The Santa Cruz County Sheriff’s Office received multiple distress calls last weekend from undocumented migrants who became lost in the desert under treacherous weather conditions, plus another report of a hiker who went missing in Madera Canyon.

And while deputies and their law enforcement partners were able to locate and rescue two groups of dehydrated migrants, they also recovered the body of a young man who died on the side of the road in Kino Springs, as well as skeletal remains just north of Nogales city limits. In two cases, including the one involving the hiker, searchers didn’t find the person they were looking for, and two of the rescued migrants had to be hospitalized.

The incidents came as temperatures soared over the 100-degree mark, and Sgt. Santiago Gonzales of the Sheriff’s Office said the weather was “absolutely, 100-percent” a factor in the spike in 911 calls from the desert.

“That’s a major factor – the elements and then the lack of water and the terrain. It’s definitely harsh conditions out there,” he said.

The first call came in shortly before 9:30 a.m. last Friday, from a 34-year-old man who said he was from the state of Puebla in southern Mexico and was making his second crossing into the United States. The man said he was traveling alone, dressed in camouflage and had been walking for eight hours.

According to the dispatch log of the call, the man said he had no food or water and was “unabe to see anything.”

Gonzales said the man couldn’t describe any landmarks that would have helped authorities pin down his location, and disptach couldn’t obtain his GPS coordinates, either. That led to what he called a “very broad search” that ended without a rescue.

“We searched several areas, alongside with Border Patrol, and that search went on through basically the entire day,” he said. “We had air support, we had personnel on the ground, Border Patrol had ATVs on the ground, and just nothing came out of it.”

Then at 7:15 p.m. on Friday, the Pima County Sheriff’s Department relayed a call from someone who said his friend, a 45-year-old man, had gone missing while the two were hiking in Madera Canyon. That search continued throughout the weekend with assistance from the Border Patrol and the Department of Public Safety, among others, before it was called off effective Monday.

“We really don’t know what we have right now and we don’t want to speculate on any one thing,” Sheriff Antonio Estrada told the Green Valley News on Monday, adding that there were no further plans to look for the man in the canyon.

Shortly before 9:30 p.m. on Friday, sheriff’s dispatch received a call from a member of a group of six migrants who had crossed from Mexico. The caller said they had been walking for six days and were out of water.

This time, the caller was able to provide GPS coordinates that plotted to a nine-meter radius east of Tubac. With that information, sheriff’s deputies and Border Patrol agents were quickly able to locate the group, even in the darkness of night, Gonzales said.

“Those ones are the good ones,” he said of calls that include precise locations. “Nine meters, I mean, they can hear us when we’re nine meters away.”

The migrants were found in a wash between a couple of ravines, he said, and all six were suffering from some degree of dehydration. One male member of the group was sick enough that he needed to be transported to the hospital.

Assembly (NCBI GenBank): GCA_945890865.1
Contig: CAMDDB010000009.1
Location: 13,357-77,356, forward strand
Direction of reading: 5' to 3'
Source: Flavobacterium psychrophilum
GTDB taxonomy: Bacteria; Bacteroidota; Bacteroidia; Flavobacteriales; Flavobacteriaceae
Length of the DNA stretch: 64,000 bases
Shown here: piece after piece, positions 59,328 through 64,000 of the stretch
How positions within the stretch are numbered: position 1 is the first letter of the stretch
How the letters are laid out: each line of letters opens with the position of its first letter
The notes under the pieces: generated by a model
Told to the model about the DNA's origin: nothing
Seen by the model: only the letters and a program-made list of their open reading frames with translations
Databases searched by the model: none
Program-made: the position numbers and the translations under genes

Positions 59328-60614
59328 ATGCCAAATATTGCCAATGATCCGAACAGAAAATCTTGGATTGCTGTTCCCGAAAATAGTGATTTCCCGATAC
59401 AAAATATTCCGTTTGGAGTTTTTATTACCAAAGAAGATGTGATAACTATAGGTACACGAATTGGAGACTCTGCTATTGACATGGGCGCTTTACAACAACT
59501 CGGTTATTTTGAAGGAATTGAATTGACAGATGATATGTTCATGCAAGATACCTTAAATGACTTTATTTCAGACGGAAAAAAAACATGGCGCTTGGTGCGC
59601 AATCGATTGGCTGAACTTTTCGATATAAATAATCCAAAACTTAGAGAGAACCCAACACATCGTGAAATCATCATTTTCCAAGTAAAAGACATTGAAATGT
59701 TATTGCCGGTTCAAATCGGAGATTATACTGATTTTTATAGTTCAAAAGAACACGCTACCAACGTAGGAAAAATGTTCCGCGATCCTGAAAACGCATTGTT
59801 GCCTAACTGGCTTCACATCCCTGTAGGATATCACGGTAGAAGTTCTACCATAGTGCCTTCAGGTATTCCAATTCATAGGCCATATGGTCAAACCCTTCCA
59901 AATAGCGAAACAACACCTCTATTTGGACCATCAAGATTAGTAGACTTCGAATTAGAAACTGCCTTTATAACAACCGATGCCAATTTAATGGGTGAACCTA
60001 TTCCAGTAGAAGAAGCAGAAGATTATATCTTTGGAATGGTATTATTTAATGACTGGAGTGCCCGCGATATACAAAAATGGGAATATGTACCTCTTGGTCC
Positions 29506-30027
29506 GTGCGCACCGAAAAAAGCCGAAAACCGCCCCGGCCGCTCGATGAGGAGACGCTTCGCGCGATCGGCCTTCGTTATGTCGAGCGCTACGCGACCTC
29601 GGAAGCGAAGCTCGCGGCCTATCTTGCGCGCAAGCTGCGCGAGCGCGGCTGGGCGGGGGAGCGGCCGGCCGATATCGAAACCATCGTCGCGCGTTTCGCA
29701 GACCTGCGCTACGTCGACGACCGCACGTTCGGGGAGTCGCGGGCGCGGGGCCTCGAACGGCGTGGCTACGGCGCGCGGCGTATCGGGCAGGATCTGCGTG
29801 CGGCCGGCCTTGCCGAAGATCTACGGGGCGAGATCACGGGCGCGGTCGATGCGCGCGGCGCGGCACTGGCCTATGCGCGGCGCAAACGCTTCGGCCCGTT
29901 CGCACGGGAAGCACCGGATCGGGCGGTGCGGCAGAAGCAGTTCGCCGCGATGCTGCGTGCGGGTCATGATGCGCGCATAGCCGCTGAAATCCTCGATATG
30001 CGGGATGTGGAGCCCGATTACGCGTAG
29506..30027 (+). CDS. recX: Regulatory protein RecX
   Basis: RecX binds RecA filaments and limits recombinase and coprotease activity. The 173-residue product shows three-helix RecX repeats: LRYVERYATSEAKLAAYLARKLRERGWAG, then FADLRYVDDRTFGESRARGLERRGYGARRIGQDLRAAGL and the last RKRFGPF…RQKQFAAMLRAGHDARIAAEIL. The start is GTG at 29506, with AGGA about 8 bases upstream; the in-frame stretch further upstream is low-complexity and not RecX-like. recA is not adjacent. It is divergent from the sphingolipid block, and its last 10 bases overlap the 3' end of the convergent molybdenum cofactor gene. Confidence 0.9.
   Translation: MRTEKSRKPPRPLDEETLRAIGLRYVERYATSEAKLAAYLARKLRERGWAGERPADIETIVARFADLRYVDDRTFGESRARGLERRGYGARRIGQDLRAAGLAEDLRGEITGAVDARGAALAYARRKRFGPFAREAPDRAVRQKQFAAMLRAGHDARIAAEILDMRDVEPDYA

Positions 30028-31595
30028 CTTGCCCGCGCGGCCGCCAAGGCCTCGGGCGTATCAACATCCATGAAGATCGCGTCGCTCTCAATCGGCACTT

That same night, Border Patrol agents were tracking a group of border-crossers through the Kino Springs area and apprehended five or six people, Gonzales said. The detainees said another member of the group had been having health-related problems, so they took him to a roadway, hoping that somebody would pass by and help him.

When agents followed up on the information, Gonzales said, they located the lifeless body of an approximately 20-year-old Mexican man near the intersection of Kino Springs Drive and Sagebrush Road.

A relative of the victim had also called the Sheriff’s Office to report the situation, Gonzales said.

The man’s body was transferred to the Medical Examiner’s Office in Tucson for an autopsy prior to repatriation to Mexico.

Then at 6:13 p.m. on Saturday, a man called 911 to say that he was in the desert with three other people – two males and a female – and they had no water. The female had heart problems and was feeling faint, the caller said.

Once again operating with good coordinates, authorities were able to find the group and the female was taken to the hospital, Gonzales said.

Earlier on Saturday, sheriff’s dispatch learned from the Border Patrol that agents had discovered human remains – a skull and some bones – in Alamo Canyon, near Boulevard del Rey David.

Sheriff’s deputies responded, retrieved the bones and sent them to the Medical Examiner’s Office, Gonzales said, adding that it wasn’t immediately clear how long the bones had been there.

He wasn’t certain how many remains of suspected border-crossers had been recovered in Santa Cruz County so far this year, but said: “It hasn’t been many up until this past week.”

The Sheriff’s Search and Rescue team is an all-volunteer organization, and a large number of calls can be stressful.

“A lot of them have full-time jobs – and they’re great, they’re absolutely wonderful and when they get the call, they’re always willing to come out and and help,” Gonzales said. “But it does take a toll, especially with the conditions and the weather.”

He noted that in addition to the scorching heat, searchers had to deal with evening thunderstorms last weekend.

“When it’s back-to-back-to-back searches, we also need time to recover, we have to get fresh guys and gals out there,” Gonzales said. “It depends, but it does, at times, stretch our resources.”

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